The Creative Journey in MADE A MOVIE, LIVED TO TELL

MADE A MOVIE, LIVED TO TELL revolves around the making of PRIMAL SCREAM, an obscure, shot-in-New Jersey 35mm feature, originally known as HELLFIRE. Filming began in 1983. The crew was young, inexperienced, and hopeful. The conceit – a futuristic film noir about a tough, dissolute private eye’s mission to wrestle from the hands of evil an explosive energy source mined in outer space – was highly ambitious. And there was no money, of course.

The stop-and-start production took over two years, and was punished with an endless series of troubles; some wrenchingly serious, some seriously comic. It took a toll on the cast and crew – there were fights and recriminations – but it also resulted in lifelong bonds among those involved. The documentary is as much about the emotional residue of PRIMAL SCREAM’s making as it is about its actual production: people wrestling with the lingering, bittersweet afterlife of a long completed, yet highly imperfect, creative journey.

Montclair Film Festival spoke with co-director Keith Reamer about the ups and downs of the creative process — then and now.

How would you describe MADE A MOVIE, LIVED TO TELL in your own words?

Bill Murray, DP Dan Karlok and I started shooting MADE A MOVIE, LIVED TO TELL with the idea of reconstructing the production of HELLFIRE — aka PRIMAL SCREAM — a long forgotten, made in NJ feature we (along with the rest of the cast of the documentary) mounted in 1983. At the time, we were young, aspiring, inexperienced filmmakers. The whole enterprise was quixotic, the production a baptism by fire and, at times, a comic calamity. Full of incident!

That is a big part of the story we tell in MAM,LTT and I think it is a lot of fun — but along the way of its making, we were able to delve deeper — as we knew we must — to explore the why, the how and the why not that lurks behind the taking of this kind of outsized, creative journey. To reveal the lasting effects of that journey — the undimmed bonds of memory and emotion between the makers of that nearly lost little film, and their coming to terms with the lingering residue of a highly imperfect, creative endeavor.

Memories, particularly older ones, can become hazy; people sometimes remember the same events in wholly different ways. Did you find that people had conflicting memories of the process of shooting the film?

Yes, indeed. But we tried to orchestrate the interviews to play towards the strongest recollections of our subjects. Whenever there were multiple accounts of an incident (such as ‘the arrest’ sequence) we tried to have the individuals’ stories structured in a way that they expanded, built and commented upon one another — even if there was a little disagreement of facts between them. In the end, I think some of the most effective stories are the ones fashioned out of the shared memory of multiple narrators. Of course, we also have several recollections built upon the memory of just one person — and they have their own rewards and pleasures.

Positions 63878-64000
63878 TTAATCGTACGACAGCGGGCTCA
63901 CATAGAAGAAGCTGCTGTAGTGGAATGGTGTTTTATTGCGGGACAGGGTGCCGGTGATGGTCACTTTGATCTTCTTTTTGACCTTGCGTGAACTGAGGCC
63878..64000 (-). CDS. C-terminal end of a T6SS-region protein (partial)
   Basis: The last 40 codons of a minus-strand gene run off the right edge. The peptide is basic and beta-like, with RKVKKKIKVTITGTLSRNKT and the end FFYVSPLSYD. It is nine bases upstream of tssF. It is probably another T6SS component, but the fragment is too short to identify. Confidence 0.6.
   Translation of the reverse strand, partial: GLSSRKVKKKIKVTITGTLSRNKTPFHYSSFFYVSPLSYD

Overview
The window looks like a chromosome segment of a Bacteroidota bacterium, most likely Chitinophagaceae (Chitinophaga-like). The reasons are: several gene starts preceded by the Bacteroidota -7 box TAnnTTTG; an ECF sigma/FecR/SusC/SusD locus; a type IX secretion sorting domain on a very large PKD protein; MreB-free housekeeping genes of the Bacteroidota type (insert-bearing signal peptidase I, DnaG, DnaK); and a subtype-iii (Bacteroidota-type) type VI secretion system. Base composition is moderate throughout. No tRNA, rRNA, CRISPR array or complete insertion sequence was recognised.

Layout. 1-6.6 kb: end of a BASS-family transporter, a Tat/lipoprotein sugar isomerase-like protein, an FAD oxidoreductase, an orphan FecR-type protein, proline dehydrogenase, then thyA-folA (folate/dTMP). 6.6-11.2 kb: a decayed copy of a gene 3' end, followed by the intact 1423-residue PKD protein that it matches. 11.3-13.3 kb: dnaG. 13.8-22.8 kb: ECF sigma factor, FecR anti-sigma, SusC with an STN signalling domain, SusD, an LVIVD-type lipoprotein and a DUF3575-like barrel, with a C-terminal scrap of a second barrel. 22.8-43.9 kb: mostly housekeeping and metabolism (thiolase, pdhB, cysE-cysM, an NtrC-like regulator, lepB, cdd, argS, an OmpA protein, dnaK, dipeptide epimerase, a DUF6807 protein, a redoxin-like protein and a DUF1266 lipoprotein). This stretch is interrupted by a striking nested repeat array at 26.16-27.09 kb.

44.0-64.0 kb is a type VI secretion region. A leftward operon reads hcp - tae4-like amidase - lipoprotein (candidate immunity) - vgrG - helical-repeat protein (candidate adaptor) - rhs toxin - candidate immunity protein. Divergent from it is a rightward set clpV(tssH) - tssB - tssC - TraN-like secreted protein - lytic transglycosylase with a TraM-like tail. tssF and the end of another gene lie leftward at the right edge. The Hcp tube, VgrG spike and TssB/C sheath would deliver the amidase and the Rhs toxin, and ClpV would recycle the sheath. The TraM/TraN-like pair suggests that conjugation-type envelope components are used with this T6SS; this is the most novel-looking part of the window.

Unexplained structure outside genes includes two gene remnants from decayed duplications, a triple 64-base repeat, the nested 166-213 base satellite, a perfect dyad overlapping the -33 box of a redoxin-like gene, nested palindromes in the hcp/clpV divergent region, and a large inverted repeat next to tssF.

Was there reluctance from any of the primary people involved in retelling the story of PRIMAL SCREAM? If so, why?

Surprisingly, not much. Well, perhaps a little from actors Sharon Mason and Ken McGregor — as it had been years since we all had been together, seen each other. Really since picture wrap! But it was certainly overcome. Making the initial contact, scheduling the shoots, traveling to them, reuniting — it really felt like an emotional unearthing, at times. In a good way as, once we were in the room together talking, time and distance and any lingering concerns seemed to fall away. For all of us. At least, I hope so. That kind of reinforced for Bill and me a feeling that we were doing the right thing in pursuing the story. That the experience mattered, the ties were real, and it was worth exploring in a film.

What would you say is the best piece of advice you could offer aspiring filmmakers?

First, find a story you love. Let your imagination run it down, explore it, develop it, and know it. But make sure you need to tell it. Making a film is a huge leap of faith, but if you believe in your story, you will believe in yourself. And then it will be incumbent upon you to do what you need to do to make your film.

What do you hope MFF audiences will take away from your film and about the filmmaking process?

Filmmaking is incredibly difficult, and it can take a toll. And not every film is great, or good. But even in the most flawed efforts, the most obscure, the most disadvantaged, there can be a form of grace that grows through the shared act of creating them. And of course…. surviving them!

As NJ natives, and with the film having been shot here, what does it mean to you to be screening your film in New Jersey?

It means everything. Back when we made HELLFIRE/PRIMAL SCREAM, we strongly identified as being, I don’t know… filmic outliers. Nobody was making films in our state. At the time, New Jersey was not the cool place it is today. It filled us with a sort of pride to be taking our chance in our own backyard. Making a run at success in a land where films. were. not. made. What did we know? Then to tell this story, all these decades later, and still being largely New Jersey-based filmmakers, premiering it in our own back yard… my (and DP Dan Karlok’s) hometown, it is a joy and the dream we have had for this film — and it is coming true.

Directors William J. Murray and Keith Reamer, DP Dan Karlok, and cast members David Swift, Kenneth McGregor, and Sharon Mason will attend an extended Q&A session after these screenings of MADE A MOVIE, LIVED TO TELL: April 28, 9:30pm and April 29, 12:30pm at the Clairidge Cinemas.


Interview by MFF blogger Kevin Walter